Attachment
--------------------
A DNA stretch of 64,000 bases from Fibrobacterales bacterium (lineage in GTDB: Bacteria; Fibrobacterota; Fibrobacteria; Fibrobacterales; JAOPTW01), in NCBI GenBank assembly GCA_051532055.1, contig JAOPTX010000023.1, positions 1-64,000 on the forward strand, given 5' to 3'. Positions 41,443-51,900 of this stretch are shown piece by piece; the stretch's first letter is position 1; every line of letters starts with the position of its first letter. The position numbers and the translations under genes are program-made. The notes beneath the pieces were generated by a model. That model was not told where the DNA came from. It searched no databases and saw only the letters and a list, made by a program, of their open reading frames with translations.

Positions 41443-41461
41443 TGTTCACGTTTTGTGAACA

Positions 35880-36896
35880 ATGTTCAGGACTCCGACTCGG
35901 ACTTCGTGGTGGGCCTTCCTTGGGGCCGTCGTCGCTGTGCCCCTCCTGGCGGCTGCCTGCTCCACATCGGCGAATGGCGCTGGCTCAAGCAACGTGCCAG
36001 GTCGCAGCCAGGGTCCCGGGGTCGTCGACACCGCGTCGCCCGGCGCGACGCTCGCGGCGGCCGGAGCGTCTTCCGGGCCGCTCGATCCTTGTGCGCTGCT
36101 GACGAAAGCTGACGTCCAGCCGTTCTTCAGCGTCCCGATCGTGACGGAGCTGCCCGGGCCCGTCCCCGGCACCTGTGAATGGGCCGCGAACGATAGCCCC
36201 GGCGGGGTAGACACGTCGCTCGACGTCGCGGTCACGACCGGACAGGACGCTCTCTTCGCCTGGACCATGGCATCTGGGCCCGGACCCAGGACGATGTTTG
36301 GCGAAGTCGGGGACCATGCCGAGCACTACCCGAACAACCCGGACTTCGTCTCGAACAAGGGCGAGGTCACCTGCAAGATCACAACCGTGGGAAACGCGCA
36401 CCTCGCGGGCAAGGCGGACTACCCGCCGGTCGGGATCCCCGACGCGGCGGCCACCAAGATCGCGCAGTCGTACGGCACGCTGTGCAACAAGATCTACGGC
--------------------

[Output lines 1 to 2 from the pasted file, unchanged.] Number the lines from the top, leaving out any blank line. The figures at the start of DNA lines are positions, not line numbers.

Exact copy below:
A DNA stretch of 64,000 bases from Fibrobacterales bacterium (lineage in GTDB: Bacteria; Fibrobacterota; Fibrobacteria; Fibrobacterales; JAOPTW01), in NCBI GenBank assembly GCA_051532055.1, contig JAOPTX010000023.1, positions 1-64,000 on the forward strand, given 5' to 3'. Positions 41,443-51,900 of this stretch are shown piece by piece; the stretch's first letter is position 1; every line of letters starts with the position of its first letter. The position numbers and the translations under genes are program-made. The notes beneath the pieces were generated by a model. That model was not told where the DNA came from. It searched no databases and saw only the letters and a list, made by a program, of their open reading frames with translations.

Positions 41443-41461